Most people wouldn’t automatically associate dog breath with a good smell, but there are many puppy owners who know and love the scent of sweet puppy breath. Ever wondered why a puppy’s breath could smell so good while a dog’s breath is generally horrid? The origin of this pleasant-smelling breath is largely unknown to puppy parents. Take a moment to learn why a puppy’s breath is such a treat for many dog lovers, how long it lasts and what you can do to keep it sweet even longer.
Why does puppy breath smell good to some people?
A puppy’s sweet breath may be the combination of a couple of different things. “Puppies are still drinking their mother’s milk and are not yet exposed to the sometimes stinky foods that larger dogs eat,” says Dr. Thomas E. Catanzaro, a veterinarian at Veterinary Consulting International. “Their breath has that sweet mother’s milk smell because their mouths are clean and haven’t yet developed any bacteria or plaque, which typically causes odors.”
He adds that some people may not experience this sweet smell because of their puppy’s health or particular habits. “A puppy’s breath can easily be soured by an illness, an impacted tooth or if he has a tendency to eat poop, which some dogs do.”
Pleasant — or at least non-offensive — puppy breath has a lot to do with good oral health. “Before puppies start to teethe, their mouths are clean and healthy. Once they are teething, their gums bleed and the pooled blood can start to cause unpleasant smells,” Dr. Jeff Werber, a veterinarian in California, says. “Once dogs reach the age of 3 and older, they start to develop plaque and bacteria, possibly creating even more bad odors.”
Catanzaro also notes that some vets believe sweet-smelling puppy breath is “the result of gas leaking into the puppy’s stomach from his developing esophagus.”
When does puppy breath go away?
Whether you love it or hate it, you may be wondering how long does puppy breath last? According to Catanzaro, puppy breath usually disappears after a few months. “A high percentage of dogs (and cats) develop some type of periodontal disease after the age of 3,” says Werber. “This is the ideal time for pet owners to take their puppies to a vet for a professional examination and teeth cleaning.”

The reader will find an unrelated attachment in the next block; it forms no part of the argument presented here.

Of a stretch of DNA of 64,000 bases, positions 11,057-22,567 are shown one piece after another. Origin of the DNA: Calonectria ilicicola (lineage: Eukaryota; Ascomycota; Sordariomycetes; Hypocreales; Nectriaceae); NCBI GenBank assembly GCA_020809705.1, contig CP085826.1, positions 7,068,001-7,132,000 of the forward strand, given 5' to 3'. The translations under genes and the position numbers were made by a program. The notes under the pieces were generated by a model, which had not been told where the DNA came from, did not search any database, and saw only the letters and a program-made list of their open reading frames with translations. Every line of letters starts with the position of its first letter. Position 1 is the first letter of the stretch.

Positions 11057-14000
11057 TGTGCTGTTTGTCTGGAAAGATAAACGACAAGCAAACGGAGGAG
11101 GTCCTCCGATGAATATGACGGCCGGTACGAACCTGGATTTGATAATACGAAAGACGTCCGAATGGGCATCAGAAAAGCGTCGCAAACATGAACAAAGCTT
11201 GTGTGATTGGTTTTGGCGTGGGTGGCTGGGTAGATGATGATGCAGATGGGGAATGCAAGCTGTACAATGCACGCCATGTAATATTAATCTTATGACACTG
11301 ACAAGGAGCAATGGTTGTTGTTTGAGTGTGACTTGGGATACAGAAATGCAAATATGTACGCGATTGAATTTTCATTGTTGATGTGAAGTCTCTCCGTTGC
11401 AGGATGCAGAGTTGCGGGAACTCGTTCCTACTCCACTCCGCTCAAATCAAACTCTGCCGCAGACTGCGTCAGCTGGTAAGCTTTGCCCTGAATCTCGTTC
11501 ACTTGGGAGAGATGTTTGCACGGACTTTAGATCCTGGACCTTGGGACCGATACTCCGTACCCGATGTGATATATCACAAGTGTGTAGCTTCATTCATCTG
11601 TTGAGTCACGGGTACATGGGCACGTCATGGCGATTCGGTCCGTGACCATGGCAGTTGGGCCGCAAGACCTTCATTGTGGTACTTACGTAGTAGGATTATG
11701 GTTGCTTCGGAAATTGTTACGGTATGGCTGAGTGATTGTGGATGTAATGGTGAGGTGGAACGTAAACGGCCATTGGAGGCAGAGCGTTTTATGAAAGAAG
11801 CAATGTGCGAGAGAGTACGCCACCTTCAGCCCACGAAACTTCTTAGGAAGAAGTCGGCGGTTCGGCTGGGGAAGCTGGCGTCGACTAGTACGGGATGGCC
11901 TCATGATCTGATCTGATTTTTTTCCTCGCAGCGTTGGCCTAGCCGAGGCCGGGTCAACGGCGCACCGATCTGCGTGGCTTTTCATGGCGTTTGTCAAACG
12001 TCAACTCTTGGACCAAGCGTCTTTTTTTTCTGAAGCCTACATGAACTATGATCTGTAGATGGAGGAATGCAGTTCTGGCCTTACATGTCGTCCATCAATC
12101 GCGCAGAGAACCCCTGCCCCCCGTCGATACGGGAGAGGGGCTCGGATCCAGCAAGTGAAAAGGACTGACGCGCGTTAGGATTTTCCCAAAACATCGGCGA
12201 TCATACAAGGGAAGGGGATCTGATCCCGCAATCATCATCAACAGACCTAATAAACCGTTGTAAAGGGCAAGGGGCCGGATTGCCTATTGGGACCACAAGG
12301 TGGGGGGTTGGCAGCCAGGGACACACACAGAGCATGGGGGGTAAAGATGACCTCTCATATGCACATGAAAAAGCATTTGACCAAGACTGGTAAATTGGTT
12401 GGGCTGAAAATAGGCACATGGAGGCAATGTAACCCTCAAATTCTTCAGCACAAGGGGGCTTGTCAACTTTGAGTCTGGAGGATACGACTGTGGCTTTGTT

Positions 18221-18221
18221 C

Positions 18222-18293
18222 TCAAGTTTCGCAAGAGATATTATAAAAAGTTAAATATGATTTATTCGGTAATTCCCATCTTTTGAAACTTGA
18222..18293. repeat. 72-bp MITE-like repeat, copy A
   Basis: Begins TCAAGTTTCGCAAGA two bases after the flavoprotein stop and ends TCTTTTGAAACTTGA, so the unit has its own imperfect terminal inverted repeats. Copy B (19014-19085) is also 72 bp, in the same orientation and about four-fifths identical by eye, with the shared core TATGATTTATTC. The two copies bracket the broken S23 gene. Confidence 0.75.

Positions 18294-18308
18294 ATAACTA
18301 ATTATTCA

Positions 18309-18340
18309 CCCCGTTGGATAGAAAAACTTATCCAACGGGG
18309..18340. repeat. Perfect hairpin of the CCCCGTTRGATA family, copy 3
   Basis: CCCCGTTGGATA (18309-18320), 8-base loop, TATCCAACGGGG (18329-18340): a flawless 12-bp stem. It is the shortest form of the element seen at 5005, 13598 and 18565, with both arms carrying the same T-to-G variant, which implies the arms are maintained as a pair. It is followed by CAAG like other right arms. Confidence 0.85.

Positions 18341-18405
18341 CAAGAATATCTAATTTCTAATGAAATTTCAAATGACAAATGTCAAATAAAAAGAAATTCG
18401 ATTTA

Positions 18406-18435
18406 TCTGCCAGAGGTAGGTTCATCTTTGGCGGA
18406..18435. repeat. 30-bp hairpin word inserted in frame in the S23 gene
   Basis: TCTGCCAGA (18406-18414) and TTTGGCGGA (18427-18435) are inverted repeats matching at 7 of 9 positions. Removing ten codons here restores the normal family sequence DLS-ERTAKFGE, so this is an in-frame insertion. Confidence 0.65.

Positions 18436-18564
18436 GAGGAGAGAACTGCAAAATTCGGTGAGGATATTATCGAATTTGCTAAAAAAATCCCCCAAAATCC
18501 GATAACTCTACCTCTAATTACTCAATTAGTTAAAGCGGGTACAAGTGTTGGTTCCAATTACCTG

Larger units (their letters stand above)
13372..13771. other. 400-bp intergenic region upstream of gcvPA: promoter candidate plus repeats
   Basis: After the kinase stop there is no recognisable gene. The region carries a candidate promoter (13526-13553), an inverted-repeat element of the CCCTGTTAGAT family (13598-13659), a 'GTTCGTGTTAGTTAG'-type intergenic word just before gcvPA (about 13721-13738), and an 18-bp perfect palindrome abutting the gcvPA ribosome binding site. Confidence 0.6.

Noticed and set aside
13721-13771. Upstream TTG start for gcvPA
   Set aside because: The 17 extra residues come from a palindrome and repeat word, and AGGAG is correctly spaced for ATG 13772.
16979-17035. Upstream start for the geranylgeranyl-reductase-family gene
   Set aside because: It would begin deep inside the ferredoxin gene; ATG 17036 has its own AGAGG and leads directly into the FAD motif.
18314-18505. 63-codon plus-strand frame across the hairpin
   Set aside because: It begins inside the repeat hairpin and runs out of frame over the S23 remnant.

Can puppy breath be prolonged?
Subsequently, with preventative care and routine maintenance, unpleasant-smelling breath doesn’t necessarily have to be the next step. It may not be possible to prolong sweet breath, but to help prevent bad odors you can be proactive with your puppy’s oral care.
Catanzaro recommends using a soft toothbrush and dog toothpaste at least a couple of times a week on your growing dog. It’s important to take this activity seriously. “As bad breath is often an indicator of periodontal disease, taking the time to do regular cleaning and maintenance of your dog’s teeth may help to prolong his life,” he warns.
Werber takes the commitment to routine maintenance one step further. “Brush your dog’s teeth daily, or at least three times a week at minimum.” He also advises using supplements such as dental chew toys or putting additives in your dog’s water which help with overall dental hygiene. Lastly, Werber recommends taking your pet to see the vet at least couple of times a year for checkups. “Going for your monthly grooming appointments is not enough. Dogs need to be examined regularly by a licensed veterinarian to help prevent disease and maintain their health.” Your groomer can also give your dog’s chompers a brush right after the shampoo.